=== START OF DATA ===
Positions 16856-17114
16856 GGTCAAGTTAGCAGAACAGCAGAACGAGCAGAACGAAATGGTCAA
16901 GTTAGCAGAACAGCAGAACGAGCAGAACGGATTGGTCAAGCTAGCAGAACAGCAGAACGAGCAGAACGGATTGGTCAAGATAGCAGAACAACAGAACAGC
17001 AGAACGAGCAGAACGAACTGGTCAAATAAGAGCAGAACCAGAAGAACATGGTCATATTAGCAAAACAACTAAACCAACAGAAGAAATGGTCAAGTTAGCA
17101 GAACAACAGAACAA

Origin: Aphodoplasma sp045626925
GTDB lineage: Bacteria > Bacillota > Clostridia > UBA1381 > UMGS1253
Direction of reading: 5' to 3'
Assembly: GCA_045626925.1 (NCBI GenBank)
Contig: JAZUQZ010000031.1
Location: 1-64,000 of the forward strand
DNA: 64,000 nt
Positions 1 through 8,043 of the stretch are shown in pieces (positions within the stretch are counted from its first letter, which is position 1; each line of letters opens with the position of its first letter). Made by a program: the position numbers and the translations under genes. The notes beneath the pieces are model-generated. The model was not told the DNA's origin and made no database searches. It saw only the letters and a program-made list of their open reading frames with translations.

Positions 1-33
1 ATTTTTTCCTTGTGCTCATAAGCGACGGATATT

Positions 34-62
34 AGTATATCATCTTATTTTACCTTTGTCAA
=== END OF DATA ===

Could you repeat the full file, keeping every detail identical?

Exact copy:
Positions 16856-17114
16856 GGTCAAGTTAGCAGAACAGCAGAACGAGCAGAACGAAATGGTCAA
16901 GTTAGCAGAACAGCAGAACGAGCAGAACGGATTGGTCAAGCTAGCAGAACAGCAGAACGAGCAGAACGGATTGGTCAAGATAGCAGAACAACAGAACAGC
17001 AGAACGAGCAGAACGAACTGGTCAAATAAGAGCAGAACCAGAAGAACATGGTCATATTAGCAAAACAACTAAACCAACAGAAGAAATGGTCAAGTTAGCA
17101 GAACAACAGAACAA

Origin: Aphodoplasma sp045626925
GTDB lineage: Bacteria > Bacillota > Clostridia > UBA1381 > UMGS1253
Direction of reading: 5' to 3'
Assembly: GCA_045626925.1 (NCBI GenBank)
Contig: JAZUQZ010000031.1
Location: 1-64,000 of the forward strand
DNA: 64,000 nt
Positions 1 through 8,043 of the stretch are shown in pieces (positions within the stretch are counted from its first letter, which is position 1; each line of letters opens with the position of its first letter). Made by a program: the position numbers and the translations under genes. The notes beneath the pieces are model-generated. The model was not told the DNA's origin and made no database searches. It saw only the letters and a program-made list of their open reading frames with translations.

Positions 1-33
1 ATTTTTTCCTTGTGCTCATAAGCGACGGATATT

Positions 34-62
34 AGTATATCATCTTATTTTACCTTTGTCAA